We hold only that other branches of state government are responsible for deciding whether a particular level of tuition complies with Article XI, Section 6.
Nor do we today hold that all funding decisions by other branches of government are insulated from judicial review. In some cases, there will be a judicially discoverable and manageable standard for measuring the constitutionality of a funding decision. In Roosevelt Elementary School District No. 66 v. Bishop, 179 Ariz. 233, 877 P.2d 806 (1994), for example, we concluded that a statutory funding scheme for public education violated the “general and uniform” requirement in Article XI, Section 1. That decision rested on the premise that there were judicially discoverable and manageable standards for determining whether the school system was “general and uniform.” In contrast, it is impossible for courts to determine by a similarly objective standard whether tuition is “as nearly free as possible.”
Roosevelt Elem. School Dist. No. 66 v. Bishop (1994), is recently back in the news, because our lawless Tea-Publican Arizona legislature is once again violating the consent decree entered in that case and a new lawsuit is in the works to be filed. The Arizona Capitol Times (subscription required) reported, Lawsuit will seek funding for school maintenance:
A public interest advocacy group is planning a lawsuit alleging that the state has unconstitutionally underfunded building maintenance and soft capital for school districts, which could force the state restore hundreds of millions of dollars of budget cuts made in recent years.
The Arizona Center for Law in the Public Interest plans to sue on behalf of several school districts and taxpayers, said attorney Tim Hogan. The Glendale Elementary School District’s governing board in December voted to join the lawsuit as a plaintiff, and Hogan said he plans to bring in several other school districts, along with property taxpayers from districts that have approved bonds to make up for funding shortfalls.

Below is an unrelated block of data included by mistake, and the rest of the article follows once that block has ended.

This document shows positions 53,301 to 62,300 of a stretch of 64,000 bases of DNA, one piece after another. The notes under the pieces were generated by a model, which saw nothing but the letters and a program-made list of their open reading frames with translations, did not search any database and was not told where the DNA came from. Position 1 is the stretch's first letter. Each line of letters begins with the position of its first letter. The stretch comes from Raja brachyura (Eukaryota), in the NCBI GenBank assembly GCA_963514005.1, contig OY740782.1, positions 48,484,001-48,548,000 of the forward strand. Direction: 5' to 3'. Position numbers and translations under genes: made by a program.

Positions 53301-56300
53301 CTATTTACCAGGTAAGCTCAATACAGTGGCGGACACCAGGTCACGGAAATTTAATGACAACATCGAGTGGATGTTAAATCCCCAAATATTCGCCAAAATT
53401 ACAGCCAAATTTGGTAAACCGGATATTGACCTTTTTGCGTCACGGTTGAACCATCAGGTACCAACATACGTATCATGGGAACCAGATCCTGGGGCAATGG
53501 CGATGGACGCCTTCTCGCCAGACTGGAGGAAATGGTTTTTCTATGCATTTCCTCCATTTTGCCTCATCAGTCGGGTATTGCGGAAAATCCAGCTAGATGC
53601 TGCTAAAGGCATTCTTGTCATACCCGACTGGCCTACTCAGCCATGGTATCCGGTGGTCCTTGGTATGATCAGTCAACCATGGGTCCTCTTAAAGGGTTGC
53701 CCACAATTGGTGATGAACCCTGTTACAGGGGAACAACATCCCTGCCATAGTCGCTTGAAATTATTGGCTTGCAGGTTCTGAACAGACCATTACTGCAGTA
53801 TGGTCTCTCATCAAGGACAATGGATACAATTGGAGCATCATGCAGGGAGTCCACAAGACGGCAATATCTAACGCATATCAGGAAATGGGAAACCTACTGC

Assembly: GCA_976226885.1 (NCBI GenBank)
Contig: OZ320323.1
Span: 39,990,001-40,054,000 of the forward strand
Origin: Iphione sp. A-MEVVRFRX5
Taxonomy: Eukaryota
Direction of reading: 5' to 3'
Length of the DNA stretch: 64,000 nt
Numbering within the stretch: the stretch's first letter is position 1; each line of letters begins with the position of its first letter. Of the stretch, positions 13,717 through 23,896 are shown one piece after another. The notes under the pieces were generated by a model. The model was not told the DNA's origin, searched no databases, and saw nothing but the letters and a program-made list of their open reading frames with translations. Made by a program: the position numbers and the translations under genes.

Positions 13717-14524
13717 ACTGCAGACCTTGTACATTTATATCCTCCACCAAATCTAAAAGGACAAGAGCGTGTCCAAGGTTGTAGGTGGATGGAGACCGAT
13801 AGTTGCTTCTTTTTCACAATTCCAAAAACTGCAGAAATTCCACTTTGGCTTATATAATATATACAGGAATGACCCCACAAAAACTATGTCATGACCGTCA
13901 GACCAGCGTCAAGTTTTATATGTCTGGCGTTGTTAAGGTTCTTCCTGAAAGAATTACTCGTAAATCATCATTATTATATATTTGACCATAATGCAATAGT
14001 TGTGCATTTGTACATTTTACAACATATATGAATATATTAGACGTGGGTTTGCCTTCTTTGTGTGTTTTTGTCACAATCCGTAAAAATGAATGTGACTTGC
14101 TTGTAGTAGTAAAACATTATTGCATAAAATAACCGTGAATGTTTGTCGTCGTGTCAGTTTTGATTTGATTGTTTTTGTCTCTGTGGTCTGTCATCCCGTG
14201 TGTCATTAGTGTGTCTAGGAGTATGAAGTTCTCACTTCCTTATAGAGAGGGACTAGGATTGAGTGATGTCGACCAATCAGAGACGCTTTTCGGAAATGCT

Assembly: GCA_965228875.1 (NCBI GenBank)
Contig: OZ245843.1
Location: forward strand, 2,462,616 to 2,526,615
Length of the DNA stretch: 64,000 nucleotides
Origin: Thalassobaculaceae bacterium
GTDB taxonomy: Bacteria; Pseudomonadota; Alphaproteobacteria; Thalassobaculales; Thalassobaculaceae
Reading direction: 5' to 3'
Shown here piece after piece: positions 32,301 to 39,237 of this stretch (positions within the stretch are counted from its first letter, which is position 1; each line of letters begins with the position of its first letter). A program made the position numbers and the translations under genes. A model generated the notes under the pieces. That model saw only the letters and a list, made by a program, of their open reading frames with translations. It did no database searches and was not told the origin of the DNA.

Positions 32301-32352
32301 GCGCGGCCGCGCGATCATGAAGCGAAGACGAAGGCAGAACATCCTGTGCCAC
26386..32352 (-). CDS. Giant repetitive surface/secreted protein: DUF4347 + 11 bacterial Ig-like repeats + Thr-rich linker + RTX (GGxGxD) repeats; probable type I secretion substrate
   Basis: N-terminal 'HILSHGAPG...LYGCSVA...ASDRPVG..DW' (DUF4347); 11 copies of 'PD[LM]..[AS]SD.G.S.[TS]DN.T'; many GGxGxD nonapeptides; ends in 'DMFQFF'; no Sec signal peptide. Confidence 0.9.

“It will allege that the current system is unconstitutional because it doesn’t provide any dedicated capital funding to school districts sufficient to ensure that they meet the state’s minimum standards,” Hogan said of the lawsuit. “School buildings have to be renovated. They have to be repaired. They have to be maintained. And all of that requires significant dollars.”
Hogan said he could file the suit within the next month.
And let’s not forget that the Arizona Supreme Court has also ruled against our lawless Tea-Publican state legislature in Cave Creek Unified School District v. Ducey ( CV–13–0039–PR 2013) finding that the legislature violated Prop. 301 (2000), a ballot measure referred to the voters by the legislature, which requires the legislature to adjust the “base level” education funding formula for K-12 each year in accordance with inflation. The Court further held that our lawless Tea-Publican Arizona legislature violated the Voter Protection Act, Prop. 105 (1998). The case was remanded to the trial court.
This case is currently before Maricopa County Superior Court Judge Catherine Cooper, who has ordered the state to adjust base funding for schools in this fiscal year to $3,560 per student, a collective increase of about $317 million (this amount is now higher). Ruling on school funding (.pdf). This order has since been appealed.
The second part of this case, the back payments owed for previous fiscal years, is on hold for a judicially supervised settlement conference to which the parties have agreed to participate. Given the budget being pursued by our lawless Tea-Publican legislature, there is no evidence that they intend to negotiate in good faith or enter into a fair and just settlement.
It is clear to me that the legislature intends to exhaust all appeals and to not pay the lawful judgment of the court or to settle Cave Creek, which is the position taken by John Kavanagh shortly after Judge Cooper entered her judgment in Cave Creek. Our Tea-Publican Arizona legislature believes that it is above the law and is accountable to no one in a court of law — or even at the ballot box.
In what state, other than Alabama perhaps, is such flagrant government lawlessness tolerated by the citizens of the state? What is wrong with the morality of the citizens of a state that would idly permit or even actively enable such government lawlessness?